Sunday, October 6, 2013

Defining Normal

First of all, for those of you who sent messages inquiring about my procedure, thanks so much for the kind thoughts. I'm all ablated, and hopefully the procedure worked wonderfully and I'll have no more issues. The procedure itself was a breeze; the recovery has been fairly mild. The scarring and adhesions from endometriosis have caused a bit more pain than usual for this procedure, as everything goes back to normal in my abdomen, but all in all very tolerable.

I've been thinking a lot about "normal" lately. Especially in terms of our family unit.  For instance, I thought about it tonight, as I was picking up Amelia's messy messy room, the kids helping me, while Marty threw together dinner in the kitchen. I stepped over a spatula, unused balloons, a tampon wrapper (Amelia LOVES them. Not sure why), dress-up toys, an empty cup, some dried-up shredded cheese.  The kiddie chairs had been dragged over to the front door (for watching the rain?), the kitchen table was covered in art projects and notes home and pictures and a paint stirrer and a mixing bowl. Some of that? Some of it is normal in a house with two kids. Some of it is not-so-normal.

I think my idea of a "normal" family is kind of how I grew up (which is funny because honestly my childhood was anything BUT normal, but to outsiders, it looked pretty damn vanilla).  House was always clean, dinner was a family affair with no television, we followed pretty much the same routine day in and day out.  My dad NEVER cooked--I am certain he wouldn't even know where to start. He did clean some, but most of the cleaning was my mom's job.  She ironed on certain days--even ironed pillow cases.  All in all, it kind of looked like Ward and June Cleaver's household.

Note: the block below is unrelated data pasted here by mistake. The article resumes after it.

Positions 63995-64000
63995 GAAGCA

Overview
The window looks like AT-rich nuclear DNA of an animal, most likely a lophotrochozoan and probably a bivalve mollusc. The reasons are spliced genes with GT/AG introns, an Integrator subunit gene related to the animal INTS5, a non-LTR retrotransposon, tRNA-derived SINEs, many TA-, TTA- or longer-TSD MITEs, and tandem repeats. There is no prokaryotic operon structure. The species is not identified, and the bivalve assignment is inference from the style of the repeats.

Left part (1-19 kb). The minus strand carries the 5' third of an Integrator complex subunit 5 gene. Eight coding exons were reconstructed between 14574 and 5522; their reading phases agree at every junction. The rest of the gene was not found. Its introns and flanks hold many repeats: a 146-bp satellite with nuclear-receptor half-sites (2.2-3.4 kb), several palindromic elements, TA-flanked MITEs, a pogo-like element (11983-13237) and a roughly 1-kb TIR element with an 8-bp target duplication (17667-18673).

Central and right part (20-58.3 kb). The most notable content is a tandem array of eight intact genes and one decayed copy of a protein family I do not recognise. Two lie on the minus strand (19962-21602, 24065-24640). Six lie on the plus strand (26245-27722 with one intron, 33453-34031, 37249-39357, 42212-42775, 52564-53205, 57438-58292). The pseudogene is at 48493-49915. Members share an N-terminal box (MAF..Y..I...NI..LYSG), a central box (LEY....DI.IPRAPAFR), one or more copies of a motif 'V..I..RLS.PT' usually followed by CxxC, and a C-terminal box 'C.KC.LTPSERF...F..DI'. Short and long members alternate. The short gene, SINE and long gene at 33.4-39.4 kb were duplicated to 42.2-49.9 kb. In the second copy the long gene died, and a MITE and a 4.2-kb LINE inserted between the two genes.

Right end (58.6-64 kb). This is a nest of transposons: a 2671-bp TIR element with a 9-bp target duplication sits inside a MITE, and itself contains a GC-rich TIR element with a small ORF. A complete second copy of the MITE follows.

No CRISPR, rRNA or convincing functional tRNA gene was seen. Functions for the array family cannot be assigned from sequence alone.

My family, by that definition, is not normal.  On any given day, my house can be very neat, or very messy (not dirty...messy. There's a difference.).  By the end of a work week, our kitchen table IS covered in stuff.  Sometimes the floor is, too. The kids' rooms--well, they're always horrific by the end of the week.  You can always find laundry hanging from door frames (no laundry room--have I mentioned I can't wait to move?), drying. Sometimes I cook dinner, sometimes Marty cooks dinner. Sometimes we eat together, sometimes we don't. Sometimes we watch movies at dinner. Sometimes, we play outside until it gets dark. Most days are completely different from the ones before.

One day a few weeks ago, as we were following our bizarre night time routine with the kids, I looked at Marty as we passed and said, "Do you think we are normal? And do you think we are scarring our children because we aren't?"  Looking back, I feel silly even thinking that, but I was really concerned.  His response really stuck with me. He said that no, we might not be "normal", as in like other typical families. But he said that we aren't scarring our children because even though everything isn't always neat and orderly (both physically in our home and emotionally, dealing with special needs and illness and all of the other insanity that life has thrown our way), our children are loved, and supported. They feel comfortable being themselves and they know without a shadow of a doubt that our love is unconditional, that they are safe. That our home is full of happiness.  Stable. And THAT? That's what was missing from my childhood. My childhood was normal on the outside, not on the inside. And if I had my choice? I'd go for normal on the inside any day.

So...maybe we are the normal ones. Maybe normal doesn't exist. We create and define our own normal.

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